This episode of Seeker will fill you all you need to know about bilingual brains and time. No matter where you are in Canada, you are probably working on a team with other contractors who are bilingual. This video may help you understand some communication breakdowns.

Embrace Your Opportunities to Grow

Morley Surcon By Morley Surcon,
Vice-President, Western Canada at Eagle

Embrace Your Opportunities to GrowIn my blog posting for this week, I thought I would present some thoughts on the topic of “growing”.  It is a broad topic and it could be easy to come across as “preachy”, and that’s the last thing I want to do. But recent events have given me pause to reflect on specific aspects of this that, I feel, will translate well to independent contractors.  So, here goes…

Eagle’s been in the business of supplying contingent labour to our client base for over 20 years.  Some days it seems that we’ve seen it all.  And that’s the problem: It is easy to get comfortable doing what you’ve been doing until you’ve dug yourself a nice, deep rut.  Our clients go to market from time-to-time through an RFP (Request for Proposal) process and, typically, they are reasonably similar– some small variations, but for the most part they want to know the same things:  our capability in the geographic area that matters to them, our recruitment/sourcing processes, team approach to account management, issue resolution approaches and, of course, pricing.  Although there is opportunity for innovation – Eagle keeps on top of all the latest technology trends, for example – but the basic business of contingent labour remains basically the same.  When these tenders come out, the account and proposal teams and management hunker down and build our best proposal based on what we know to be important to our clients.  We never need to go outside of our own company to build a response or answer our customers’ questions.  It’s what we do.

Flash back to 3 weeks ago and things changed!  One of our clients approached Eagle, requesting us to build a customized, innovative solution to meet the needs of one of their business processes.  They didn’t want a traditional contingent work solution, they wanted something more.  We decided to accept their challenge and build a solution that will be just for them but, in so doing, we found that we no longer had all the answers that we needed in-house to respond to their inquiry.  We reached out to SME’s from the contractor community, people that we’ve worked with time and again over the years, those who knew Eagle well and who we knew equally well would fit into our new solution.  We formulated a partnership to build our proposal together, combining their technical/business strengths with our own.  This was new, it was exciting, and it was a heck of a lot of work.  But what a wonderful experience for all involved!!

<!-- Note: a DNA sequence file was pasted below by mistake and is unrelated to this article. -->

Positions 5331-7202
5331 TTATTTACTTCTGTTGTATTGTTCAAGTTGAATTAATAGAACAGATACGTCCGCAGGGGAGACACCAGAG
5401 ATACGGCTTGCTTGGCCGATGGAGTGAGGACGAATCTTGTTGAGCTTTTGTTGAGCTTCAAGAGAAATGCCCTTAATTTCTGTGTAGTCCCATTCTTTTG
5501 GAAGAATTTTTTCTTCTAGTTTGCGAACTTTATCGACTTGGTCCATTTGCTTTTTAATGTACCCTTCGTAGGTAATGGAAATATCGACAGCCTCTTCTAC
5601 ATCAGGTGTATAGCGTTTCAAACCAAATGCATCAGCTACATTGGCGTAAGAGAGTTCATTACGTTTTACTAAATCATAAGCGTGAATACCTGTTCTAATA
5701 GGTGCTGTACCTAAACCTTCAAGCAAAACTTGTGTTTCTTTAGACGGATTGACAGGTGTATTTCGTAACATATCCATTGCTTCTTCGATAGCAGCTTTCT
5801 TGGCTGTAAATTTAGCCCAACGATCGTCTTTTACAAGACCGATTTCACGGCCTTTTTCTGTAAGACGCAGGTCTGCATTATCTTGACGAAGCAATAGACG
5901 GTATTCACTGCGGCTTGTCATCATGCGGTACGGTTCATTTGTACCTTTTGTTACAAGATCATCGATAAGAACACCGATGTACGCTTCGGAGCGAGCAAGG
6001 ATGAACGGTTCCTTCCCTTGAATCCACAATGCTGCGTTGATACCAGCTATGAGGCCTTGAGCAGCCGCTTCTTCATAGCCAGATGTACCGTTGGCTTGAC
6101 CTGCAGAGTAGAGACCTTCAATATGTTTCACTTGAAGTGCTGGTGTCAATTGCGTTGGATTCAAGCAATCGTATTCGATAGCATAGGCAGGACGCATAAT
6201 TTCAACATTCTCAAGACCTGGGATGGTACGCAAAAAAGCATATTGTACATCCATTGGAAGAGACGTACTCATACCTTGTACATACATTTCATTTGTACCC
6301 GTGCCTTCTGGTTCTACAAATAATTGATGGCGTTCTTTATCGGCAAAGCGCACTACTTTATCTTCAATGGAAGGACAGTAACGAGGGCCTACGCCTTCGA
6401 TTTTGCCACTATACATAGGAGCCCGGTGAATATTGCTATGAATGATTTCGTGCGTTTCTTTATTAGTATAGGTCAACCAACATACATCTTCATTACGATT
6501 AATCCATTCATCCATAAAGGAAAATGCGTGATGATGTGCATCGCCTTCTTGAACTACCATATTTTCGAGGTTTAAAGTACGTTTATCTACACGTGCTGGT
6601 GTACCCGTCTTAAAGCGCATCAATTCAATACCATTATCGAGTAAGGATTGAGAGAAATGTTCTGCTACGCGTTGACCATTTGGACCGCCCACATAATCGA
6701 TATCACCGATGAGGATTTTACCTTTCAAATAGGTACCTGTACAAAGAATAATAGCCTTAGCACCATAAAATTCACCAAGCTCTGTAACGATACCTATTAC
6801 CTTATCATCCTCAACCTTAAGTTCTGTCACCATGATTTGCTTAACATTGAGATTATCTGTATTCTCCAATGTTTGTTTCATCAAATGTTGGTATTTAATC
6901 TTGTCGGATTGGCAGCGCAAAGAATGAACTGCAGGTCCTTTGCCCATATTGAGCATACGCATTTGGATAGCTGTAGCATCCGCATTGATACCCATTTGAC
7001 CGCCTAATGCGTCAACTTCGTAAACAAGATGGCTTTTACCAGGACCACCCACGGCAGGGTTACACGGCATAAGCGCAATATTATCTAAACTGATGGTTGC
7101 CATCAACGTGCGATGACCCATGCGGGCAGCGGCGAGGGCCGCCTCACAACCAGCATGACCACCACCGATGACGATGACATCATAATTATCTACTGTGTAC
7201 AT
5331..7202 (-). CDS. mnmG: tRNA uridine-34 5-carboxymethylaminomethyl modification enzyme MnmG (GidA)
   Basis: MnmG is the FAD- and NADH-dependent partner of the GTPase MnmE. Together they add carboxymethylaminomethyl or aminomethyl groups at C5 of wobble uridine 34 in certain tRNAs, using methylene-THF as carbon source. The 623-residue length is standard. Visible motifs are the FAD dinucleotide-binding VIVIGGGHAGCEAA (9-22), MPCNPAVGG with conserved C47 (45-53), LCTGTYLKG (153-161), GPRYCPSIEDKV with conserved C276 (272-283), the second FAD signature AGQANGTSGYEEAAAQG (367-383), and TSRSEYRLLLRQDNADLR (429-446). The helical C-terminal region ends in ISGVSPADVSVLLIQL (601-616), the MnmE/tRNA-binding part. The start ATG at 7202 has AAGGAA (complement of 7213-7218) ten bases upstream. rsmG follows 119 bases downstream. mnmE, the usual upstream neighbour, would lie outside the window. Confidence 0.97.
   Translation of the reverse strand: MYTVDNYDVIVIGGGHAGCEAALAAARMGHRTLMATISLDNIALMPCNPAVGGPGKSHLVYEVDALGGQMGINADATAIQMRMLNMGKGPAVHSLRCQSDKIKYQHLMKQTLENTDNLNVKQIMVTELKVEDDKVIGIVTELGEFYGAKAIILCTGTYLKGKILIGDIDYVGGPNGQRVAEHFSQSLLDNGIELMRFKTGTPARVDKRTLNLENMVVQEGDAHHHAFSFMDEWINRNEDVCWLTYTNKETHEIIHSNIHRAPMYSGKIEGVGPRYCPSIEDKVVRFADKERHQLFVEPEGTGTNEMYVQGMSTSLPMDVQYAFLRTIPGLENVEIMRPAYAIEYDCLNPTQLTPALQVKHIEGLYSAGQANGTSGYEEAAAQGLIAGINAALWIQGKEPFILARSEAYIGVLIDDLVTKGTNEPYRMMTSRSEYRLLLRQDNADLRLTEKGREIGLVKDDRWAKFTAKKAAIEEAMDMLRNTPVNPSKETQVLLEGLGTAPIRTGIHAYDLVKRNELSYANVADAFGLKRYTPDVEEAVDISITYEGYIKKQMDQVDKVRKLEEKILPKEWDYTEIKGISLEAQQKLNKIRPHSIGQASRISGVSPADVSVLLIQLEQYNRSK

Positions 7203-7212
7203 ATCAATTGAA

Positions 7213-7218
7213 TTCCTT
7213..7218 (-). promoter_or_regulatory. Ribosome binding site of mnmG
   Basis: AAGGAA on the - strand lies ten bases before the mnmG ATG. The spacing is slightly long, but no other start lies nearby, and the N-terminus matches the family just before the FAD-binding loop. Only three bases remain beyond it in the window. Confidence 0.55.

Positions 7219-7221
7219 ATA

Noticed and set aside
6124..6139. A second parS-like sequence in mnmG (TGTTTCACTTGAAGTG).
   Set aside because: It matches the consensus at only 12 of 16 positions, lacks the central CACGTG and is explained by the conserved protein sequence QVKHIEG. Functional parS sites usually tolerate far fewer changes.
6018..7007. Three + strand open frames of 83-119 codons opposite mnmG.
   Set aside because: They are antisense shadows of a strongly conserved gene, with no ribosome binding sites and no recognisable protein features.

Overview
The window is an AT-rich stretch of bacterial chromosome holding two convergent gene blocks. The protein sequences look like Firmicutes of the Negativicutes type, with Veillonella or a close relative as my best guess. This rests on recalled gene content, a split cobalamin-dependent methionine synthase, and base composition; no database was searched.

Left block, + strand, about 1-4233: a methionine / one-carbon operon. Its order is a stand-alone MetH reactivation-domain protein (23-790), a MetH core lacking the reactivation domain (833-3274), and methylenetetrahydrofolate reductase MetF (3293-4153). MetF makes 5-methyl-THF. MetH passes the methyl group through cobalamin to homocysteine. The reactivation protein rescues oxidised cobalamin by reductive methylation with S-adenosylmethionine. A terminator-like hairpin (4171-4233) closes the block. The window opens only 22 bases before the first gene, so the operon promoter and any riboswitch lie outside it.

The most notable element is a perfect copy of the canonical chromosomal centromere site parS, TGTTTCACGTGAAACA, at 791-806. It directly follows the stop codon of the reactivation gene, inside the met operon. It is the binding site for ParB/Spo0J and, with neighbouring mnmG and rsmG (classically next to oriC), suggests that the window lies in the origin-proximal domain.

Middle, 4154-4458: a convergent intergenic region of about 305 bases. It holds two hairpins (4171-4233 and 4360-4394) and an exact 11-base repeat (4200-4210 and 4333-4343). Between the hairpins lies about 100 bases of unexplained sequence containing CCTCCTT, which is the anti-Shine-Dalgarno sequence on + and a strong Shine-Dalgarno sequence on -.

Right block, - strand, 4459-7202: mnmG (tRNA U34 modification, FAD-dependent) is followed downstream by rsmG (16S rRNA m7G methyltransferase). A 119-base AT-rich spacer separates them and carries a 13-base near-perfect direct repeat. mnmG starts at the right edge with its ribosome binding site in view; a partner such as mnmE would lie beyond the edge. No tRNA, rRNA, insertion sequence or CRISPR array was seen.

Our team knew these consultants well, but I feel that we’ve come to know them at another level entirely.  The level of understanding we now have of each other and the trust that we’ve built through this process was more than worth the effort.  We’ve put the final touches on our proposal and it is in to our client for their review.  I believe we have a very strong proposal but, even if our solution isn’t selected, we’ve received good value from this process.  Each member of the team has learned new things, we’ve all grown professionally and we’ve got each other to lean on in the future for other opportunities.  These are people that I would jump at the chance to work with again.

So, back to the topic of growth… it is worth prying yourself out of your comfortable rut and taking a chance building something new. You learn through your failures but, even should there be failure, there are often rewards that you couldn’t have foreseen to offset your investment.  If our consultant partners are reading this (they’ll know who they are), I want to thank them not just for their hard work, expertise and time invested (and there was a lot) but for their comradery and the sense of team that they helped to foster in such a short burst of time.  I have grown professionally through their involvement — what a great lesson and a great reward.  Winning the business will just be icing on the cake!!